What Is Synapsis? Definition and Function

Prophase I of meiosis I in a lily cell.
Prophase I of meiosis I in a lily cell.

Ed Reschke / Getty Images

Synapsis or syndesis is the lengthwise pairing of homologous chromosomes. Synapsis mainly occurs during prophase I of meiosis I. A protein complex called the synaptonemal complex connects the homologues. The chromatids intertwine, breaking apart and exchanging pieces with one other in a process called crossing-over. The cross-over site forms an "X" shape called a chiasma. Synapsis organizes homologues so they can be separated in meiosis I. Crossing-over during synapsis is a form of genetic recombination that ultimately produces gametes that have information from both parents.

Key Takeaways: What Is Synapsis?

  • Synapsis is the pairing of homologous chromosomes prior to their separation into daughter cells. It is also known as syndesis.
  • Synapsis occurs during prophase I of meiosis I. In addition to stabilizing the homologous chromosomes so they separate correctly, synapsis facilitates the exchange of genetic material between the chromosomes.
  • Crossing-over occurs during synapsis. An x-shaped structure called a chiasma forms where the arms of chromosomes overlap. The DNA breaks at the chiasma and the genetic material from one homologue swaps with that from the other chromosome.

Synapsis in Detail

When meiosis starts, each cell contains two copies of each chromosome—one from each parent. In prophase I, the two different versions of each chromosome (homologues) find each other and connect so they can line up parallel to each other on the metaphase plate and ultimately be separated to form two daughter cells. A ribbon-like protein framework called the synaptonemal complex forms. The synaptonemal complex appears as a central line flanked by two lateral lines, which are attached to homologous chromosomes. The complex holds a synapsis in a fixed state and provides the framework for chiasma formation and the exchange of genetic material in crossing-over. The homologous chromosomes and synaptonemal complex form a structure called a bivalent. When crossing-over is complete, the homologous chromosomes separate into chromosomes with recombinant chromatids.

Crossing-over in meiosis
Synapsis occurs when homologous chromosomes line up and form chiasma for crossing-over.  FancyTapis / Getty Images

Synapsis Functions

The main functions of synapsis in humans are to organize homologous chromosomes so they can divide properly and ensure genetic variability in offspring. In some organisms, crossing-over during synapsis appears to stabilize bivalents. However, in fruit flies (Drosophila melanogaster) and certain nematodes (Caenorhabditis elegans) synapsis is not accompanied by meiotic recombination.

Chromosome Silencing

Sometimes problems occur during synapsis. In mammals, a mechanism called chromosome silencing removes defective meiotic cells and "silences" their genes. Chromosome silencing initiates at the sites of double-strand breaks in the DNA helix.

Common Questions About Synapsis

Textbooks typically simplify descriptions and illustrations of synapsis to help students understand the basic concepts. However, this sometimes leads to confusion.

The most common question students ask is whether synapsis only occurs at single points on homologous chromosomes. Actually, chromatids may form many chiasmas, involving both sets of homologue arms. Under an electron microscope, the pair of chromosomes appears entangled and crossed at multiple points. Even sister chromatids may experience crossing-over, although this does not result in genetic recombination because these chromatids have identical genes. Sometimes synapsis occurs between non-homologous chromosomes. When this happens, a chromosome segment detaches from one chromosome and attaches to another chromosome. This results in a mutation called a translocation.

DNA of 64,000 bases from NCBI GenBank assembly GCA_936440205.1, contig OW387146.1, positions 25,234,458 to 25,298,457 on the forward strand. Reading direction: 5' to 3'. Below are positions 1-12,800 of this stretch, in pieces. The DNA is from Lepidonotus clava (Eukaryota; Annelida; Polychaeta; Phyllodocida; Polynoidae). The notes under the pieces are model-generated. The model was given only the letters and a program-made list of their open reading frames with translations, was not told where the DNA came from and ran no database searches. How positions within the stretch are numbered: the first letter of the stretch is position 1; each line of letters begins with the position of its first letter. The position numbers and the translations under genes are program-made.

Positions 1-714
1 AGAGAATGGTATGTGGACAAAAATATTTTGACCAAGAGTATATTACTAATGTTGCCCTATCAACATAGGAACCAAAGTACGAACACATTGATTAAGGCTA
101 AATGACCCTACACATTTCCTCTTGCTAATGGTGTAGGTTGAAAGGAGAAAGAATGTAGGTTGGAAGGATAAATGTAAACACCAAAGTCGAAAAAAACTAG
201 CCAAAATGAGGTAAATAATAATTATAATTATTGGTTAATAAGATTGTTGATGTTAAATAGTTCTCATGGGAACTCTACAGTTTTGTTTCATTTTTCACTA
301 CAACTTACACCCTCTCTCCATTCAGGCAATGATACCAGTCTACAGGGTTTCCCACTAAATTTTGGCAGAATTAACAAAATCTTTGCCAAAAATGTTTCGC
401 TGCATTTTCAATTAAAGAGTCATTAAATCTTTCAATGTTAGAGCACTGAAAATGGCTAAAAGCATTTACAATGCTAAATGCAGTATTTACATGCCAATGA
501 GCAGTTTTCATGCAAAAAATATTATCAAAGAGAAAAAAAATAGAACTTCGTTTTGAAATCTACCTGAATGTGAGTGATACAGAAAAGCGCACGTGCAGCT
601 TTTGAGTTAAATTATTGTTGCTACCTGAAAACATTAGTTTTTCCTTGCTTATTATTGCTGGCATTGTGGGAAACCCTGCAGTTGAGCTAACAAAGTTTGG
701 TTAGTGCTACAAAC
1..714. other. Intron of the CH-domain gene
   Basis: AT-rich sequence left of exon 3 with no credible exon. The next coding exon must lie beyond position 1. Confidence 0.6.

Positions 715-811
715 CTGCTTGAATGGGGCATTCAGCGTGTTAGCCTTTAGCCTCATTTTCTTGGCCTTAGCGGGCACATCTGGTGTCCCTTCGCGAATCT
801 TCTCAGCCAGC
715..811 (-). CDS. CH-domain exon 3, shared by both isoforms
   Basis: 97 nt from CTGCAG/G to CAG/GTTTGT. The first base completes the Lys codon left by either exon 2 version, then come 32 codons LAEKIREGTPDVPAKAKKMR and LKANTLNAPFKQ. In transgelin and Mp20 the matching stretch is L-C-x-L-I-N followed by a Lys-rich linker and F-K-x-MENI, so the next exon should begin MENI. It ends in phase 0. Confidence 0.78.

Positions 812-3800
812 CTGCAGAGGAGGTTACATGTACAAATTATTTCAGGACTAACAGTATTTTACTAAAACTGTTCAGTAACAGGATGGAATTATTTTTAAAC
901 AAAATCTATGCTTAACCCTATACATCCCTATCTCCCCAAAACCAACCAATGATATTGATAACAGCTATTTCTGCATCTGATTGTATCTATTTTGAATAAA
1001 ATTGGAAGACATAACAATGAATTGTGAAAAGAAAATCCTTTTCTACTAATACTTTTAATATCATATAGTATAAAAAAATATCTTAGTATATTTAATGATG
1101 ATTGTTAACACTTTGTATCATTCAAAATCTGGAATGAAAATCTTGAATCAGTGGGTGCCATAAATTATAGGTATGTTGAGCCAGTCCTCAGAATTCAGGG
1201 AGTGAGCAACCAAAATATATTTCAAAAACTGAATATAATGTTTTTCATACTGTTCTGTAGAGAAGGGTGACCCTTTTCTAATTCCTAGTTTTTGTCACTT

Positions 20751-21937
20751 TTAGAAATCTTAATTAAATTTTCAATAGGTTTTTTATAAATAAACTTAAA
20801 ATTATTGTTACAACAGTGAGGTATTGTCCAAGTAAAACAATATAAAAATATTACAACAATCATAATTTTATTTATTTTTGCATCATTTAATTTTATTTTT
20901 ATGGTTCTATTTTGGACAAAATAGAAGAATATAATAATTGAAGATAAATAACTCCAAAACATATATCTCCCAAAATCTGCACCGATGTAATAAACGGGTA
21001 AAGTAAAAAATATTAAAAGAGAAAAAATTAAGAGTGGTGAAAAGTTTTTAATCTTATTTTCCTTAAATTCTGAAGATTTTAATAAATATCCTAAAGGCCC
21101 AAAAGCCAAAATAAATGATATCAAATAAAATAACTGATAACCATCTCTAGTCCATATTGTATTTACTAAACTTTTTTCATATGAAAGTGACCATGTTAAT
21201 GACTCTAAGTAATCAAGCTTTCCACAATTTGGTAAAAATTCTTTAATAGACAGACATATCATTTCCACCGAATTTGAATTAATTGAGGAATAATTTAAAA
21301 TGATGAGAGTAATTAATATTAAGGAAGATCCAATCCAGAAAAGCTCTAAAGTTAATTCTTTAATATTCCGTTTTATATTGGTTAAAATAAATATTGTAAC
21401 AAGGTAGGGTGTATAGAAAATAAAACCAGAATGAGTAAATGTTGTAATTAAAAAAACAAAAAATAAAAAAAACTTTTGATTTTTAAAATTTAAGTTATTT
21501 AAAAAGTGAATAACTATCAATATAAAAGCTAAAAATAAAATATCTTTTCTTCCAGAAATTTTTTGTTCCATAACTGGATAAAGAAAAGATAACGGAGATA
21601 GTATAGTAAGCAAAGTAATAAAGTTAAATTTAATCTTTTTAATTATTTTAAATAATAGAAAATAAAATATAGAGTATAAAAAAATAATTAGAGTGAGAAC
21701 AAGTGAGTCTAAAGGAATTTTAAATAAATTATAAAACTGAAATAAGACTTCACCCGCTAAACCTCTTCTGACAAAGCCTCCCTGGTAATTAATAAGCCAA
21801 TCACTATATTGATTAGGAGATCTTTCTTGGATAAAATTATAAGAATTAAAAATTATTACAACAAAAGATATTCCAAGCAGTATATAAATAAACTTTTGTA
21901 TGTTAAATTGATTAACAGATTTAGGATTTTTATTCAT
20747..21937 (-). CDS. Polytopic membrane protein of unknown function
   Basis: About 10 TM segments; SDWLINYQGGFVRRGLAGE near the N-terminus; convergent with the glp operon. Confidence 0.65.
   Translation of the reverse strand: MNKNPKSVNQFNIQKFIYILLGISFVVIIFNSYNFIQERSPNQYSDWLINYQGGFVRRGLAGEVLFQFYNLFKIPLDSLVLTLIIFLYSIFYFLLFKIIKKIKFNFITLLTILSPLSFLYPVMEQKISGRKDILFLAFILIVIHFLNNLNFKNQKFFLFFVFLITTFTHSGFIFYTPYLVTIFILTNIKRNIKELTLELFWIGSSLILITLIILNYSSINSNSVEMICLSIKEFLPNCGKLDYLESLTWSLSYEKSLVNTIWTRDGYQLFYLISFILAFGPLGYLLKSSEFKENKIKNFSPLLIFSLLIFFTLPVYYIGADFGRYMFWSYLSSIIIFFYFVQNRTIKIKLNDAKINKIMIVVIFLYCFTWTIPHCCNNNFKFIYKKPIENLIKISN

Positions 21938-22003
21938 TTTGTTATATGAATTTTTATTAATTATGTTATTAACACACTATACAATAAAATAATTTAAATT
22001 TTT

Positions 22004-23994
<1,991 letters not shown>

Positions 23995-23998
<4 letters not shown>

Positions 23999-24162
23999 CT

Another question is whether synapsis ever occurs during prophase II of meiosis II or whether it can occur during prophase of mitosis. While meiosis I, meiosis II, and mitosis all include prophase, synapsis is restricted to prophase I of meiosis because this is the only time homologous chromosomes pair with each other. There are certain rare exceptions when crossing-over occurs in mitosis. It can occur as an accidental chromosome pairing in asexual diploid cells or as an important source of genetic variation in some types of fungi. In humans, mitotic crossing-over may allow mutation or cancer gene expression that would otherwise be suppressed.

Sources

  • Dernburg, A.F.; McDonald, K.; Moulder, G.; et al. (1998). "Meiotic recombination in C. elegans initiates by a conserved mechanism and is dispensable for homologous chromosome synapsis". Cell. 94 (3): 387–98. doi:10.1016/s0092-8674(00)81481-6
  • Ellnati, E.; Russell, H.R.; Ojarikre, O.A.; et al. (2017). "DNA damage response protein TOPBP1 regulates X chromosome silencing in the mammalian germ line". Proc. Natl. Acad. Sci. U.S.A. 114 (47): 12536–12541. doi:10.1073/pnas.1712530114
  • McKee, B, (2004). "Homologous pairing and chromosome dynamics in meiosis and mitosis". Biochim Biophys Acta. 1677 (1–3): 165–80. doi:10.1016/j.bbaexp.2003.11.017.
  • Page, J.; de la Fuente, R,; Gómez, R.; et al. (2006). "Sex chromosomes, synapsis, and cohesins: a complex affair". Chromosoma. 115 (3): 250–9. doi:10.1007/s00412-006-0059-3
  • Revenkova, E.; Jessberger, R. (2006). "Shaping meiotic prophase chromosomes: cohesins and synaptonemal complex proteins". Chromosoma. 115 (3): 235–40. doi:10.1007/s00412-006-0060-x